Population Growth Forecasts by SA2, Toowoomba Source: Queensland Government Statistician’s Office, 2023 edition There is a notable disparity in the population growth projections within the Toowoomba Statistical Area 4 (SA4). Toowoomba – West, Highfields, and Darling Heights are all poised for long-term growth at a rate exceeding the Queensland average. Given that Toowoomba – West, Highfields, and Darling Heights are expected to experience this sustained growth at a faster pace than the Queensland average, several factors contribute to this anticipated expansion. Firstly, the presence of flat land suitable for both industrial and residential development to the west and north of the city, combined with convenient access to existing infrastructure, plays a pivotal role. Additionally, the region’s appeal is enhanced by its accessibility and the relatively lower costs associated with land and housing, which have attracted various industries. Recent examples include the establishment of the Qantas Flight School and Boeing’s state-of-the-art drone manufacturing facility, both of which are expected to create hundreds of employment opportunities. Furthermore, these areas have emerged as vital hubs for transportation, logistics, and technology, with a particular emphasis on developments centred around the new airport and the Charlton Wellcamp area. The abundance of undeveloped land in these regions further underpins their growth potential. However, a significant challenge looms in ensuring that all levels of government provide the necessary infrastructure to support this burgeoning growth. 2026 2031 2036 2041 2046 Toowoomba 0.9% 1.0% 0.9% 0.8% 0.8% Queensland 1.7% 1.4% 1.3% 1.2% 1.1% Five years to 2026 2031 2036 2041 2046 Cambooya - Wyreema 0.3% 0.5% 0.3% 0.5% 0.2% Darling Heights 1.5% 2.1% 1.9% 1.6% 1.3% Drayton - Harristown 1.0% 1.0% 0.8% 0.7% 0.6% Gatton 1.2% 1.2% 1.2% 1.2% 1.1% Gowrie (Qld) 0.5% 0.9% 0.9% 0.8% 0.8% Highfields 2.0% 2.4% 2.0% 1.5% 1.3% Lockyer Valley - West 0.9% 1.1% 1.1% 1.1% 1.0% Middle Ridge -0.2% -0.3% -0.1% 0.1% 0.2% Newtown (Qld) -0.4% -0.4% -0.2% -0.1% 0.0% North Toowoomba - Harlaxton 0.5% 0.9% 0.9% 0.8% 0.7% Rangeville 0.6% 0.2% 0.2% 0.3% 0.2% Toowoomba - Central -0.3% -0.1% -0.1% 0.0% 0.0% Toowoomba - East 0.4% 0.0% 0.0% 0.1% 0.0% Toowoomba - West 3.0% 2.6% 2.2% 1.8% 1.7% Wilsonton 0.2% -0.4% -0.4% -0.2% -0.1% Toowoomba 0.9% 1.0% 0.9% 0.8% 0.8% Queensland 1.7% 1.4% 1.3% 1.2% 1.1% Five years to 2026 2031 2036 2041 2046 Population Growth 8 LJ Hooker Commercial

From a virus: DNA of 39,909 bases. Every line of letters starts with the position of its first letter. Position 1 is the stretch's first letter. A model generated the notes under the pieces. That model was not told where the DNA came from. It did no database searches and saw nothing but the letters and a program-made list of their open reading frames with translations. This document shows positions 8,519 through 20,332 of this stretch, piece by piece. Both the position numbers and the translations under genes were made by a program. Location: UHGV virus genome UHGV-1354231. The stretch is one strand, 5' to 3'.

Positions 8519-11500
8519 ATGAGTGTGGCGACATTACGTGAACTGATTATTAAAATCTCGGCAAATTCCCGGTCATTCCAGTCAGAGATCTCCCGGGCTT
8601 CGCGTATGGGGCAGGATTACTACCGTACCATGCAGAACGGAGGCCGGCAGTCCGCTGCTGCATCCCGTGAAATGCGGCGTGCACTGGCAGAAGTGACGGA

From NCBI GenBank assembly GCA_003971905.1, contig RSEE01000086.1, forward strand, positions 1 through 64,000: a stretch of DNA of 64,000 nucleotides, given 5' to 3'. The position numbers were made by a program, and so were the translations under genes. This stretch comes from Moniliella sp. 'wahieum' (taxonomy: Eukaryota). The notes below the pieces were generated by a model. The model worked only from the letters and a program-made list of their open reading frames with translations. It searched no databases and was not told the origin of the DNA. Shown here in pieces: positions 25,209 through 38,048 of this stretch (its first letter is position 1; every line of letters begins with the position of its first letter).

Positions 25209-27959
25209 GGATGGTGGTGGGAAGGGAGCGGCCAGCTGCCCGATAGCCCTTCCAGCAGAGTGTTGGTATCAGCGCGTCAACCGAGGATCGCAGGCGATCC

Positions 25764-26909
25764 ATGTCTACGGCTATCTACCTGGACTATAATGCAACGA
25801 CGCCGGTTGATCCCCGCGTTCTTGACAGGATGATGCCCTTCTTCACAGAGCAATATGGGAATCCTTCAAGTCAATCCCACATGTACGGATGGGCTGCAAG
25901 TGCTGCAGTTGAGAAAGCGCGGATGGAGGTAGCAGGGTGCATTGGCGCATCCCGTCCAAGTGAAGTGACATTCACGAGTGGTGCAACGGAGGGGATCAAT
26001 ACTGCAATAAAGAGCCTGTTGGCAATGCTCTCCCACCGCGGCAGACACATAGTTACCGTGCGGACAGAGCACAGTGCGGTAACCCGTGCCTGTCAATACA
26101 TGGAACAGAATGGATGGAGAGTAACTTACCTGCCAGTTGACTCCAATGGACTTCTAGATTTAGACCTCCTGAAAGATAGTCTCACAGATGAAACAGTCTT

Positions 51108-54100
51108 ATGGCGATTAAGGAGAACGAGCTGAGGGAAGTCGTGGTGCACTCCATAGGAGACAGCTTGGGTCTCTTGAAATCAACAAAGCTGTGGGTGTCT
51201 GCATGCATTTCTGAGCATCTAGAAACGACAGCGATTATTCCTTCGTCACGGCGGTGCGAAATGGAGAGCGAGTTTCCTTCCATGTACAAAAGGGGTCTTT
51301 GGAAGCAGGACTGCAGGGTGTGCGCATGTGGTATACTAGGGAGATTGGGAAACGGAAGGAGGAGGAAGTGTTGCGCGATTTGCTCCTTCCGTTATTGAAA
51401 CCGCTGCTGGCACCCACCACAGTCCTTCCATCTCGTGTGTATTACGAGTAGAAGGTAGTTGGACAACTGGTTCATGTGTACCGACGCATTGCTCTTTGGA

Both Darling Downs – East and Toowoomba feature in the Top 5 locations in Queensland for Business Risk. This means that businesses in these areas have some of the lowest failure rates in the State. By July 2024, CreditorWatch Business Risk Index predicts that 5.80 per cent of businesses in Australia will fail (over the year prior). In Darling Downs – East SA3 this rate is predicted to be 4.83 per cent, and in Toowoomba SA3, 5.19 per cent. These are both well below the Australian average. For context, the SA3 in Queensland that is predicted to have the highest number of business failures over the year to July 2024 is Ormeau-Oxenford, at 7.36 per cent. Source: CreditorWatch Business Conditions QLD Ranking Region Failure Rate Last 12 Months Failure Rate Next 12 Months Projected Change Business Risk Index 1 Darling Downs – East 3.85% 4.83% 0.97% 73.8 2 Cairns – South 4.13% 4.88% 0.75% 72.0 3 Townsville 3.53% 4.93% 1.40% 71.1 4 The Gap – Enoggera 4.11% 5.07% 0.96% 67.2 5 Toowoomba 3.83% 5.19% 1.36% 61.7 6 Kenmore – Brookfield – Moggill 4.92% 5.36% 0.44% 54.2 7 Brisbane Inner – West 4.31% 5.38% 1.07% 53.6 8 Rockhampton 4.23% 5.44% 1.20% 50.9 9 Bundaberg 4.14% 5.60% 1.46% 45.2 10 Mackay 4.48% 5.64% 1.16% 44.0 CreditorWatch Business Risk Index by SA3, July 2023, Best Ranked SA3s in Queensland Impact on Commercial Property Market Labour force data tells us that the Toowoomba region is showing good resilience in the face of difficult economic conditions. Four of the top five largest employment industries are non-discretionary activities, and should continue to grow in spite of the overall slowing Australian economy. Overall population growth in Toowoomba will be lower than that of Queensland, however, there are areas of Toowoomba that will see stronger growth than the state overall. Demand for commercial space in good proximity to these areas will see stronger demand going forward. 9 Toowoomba Market Monitor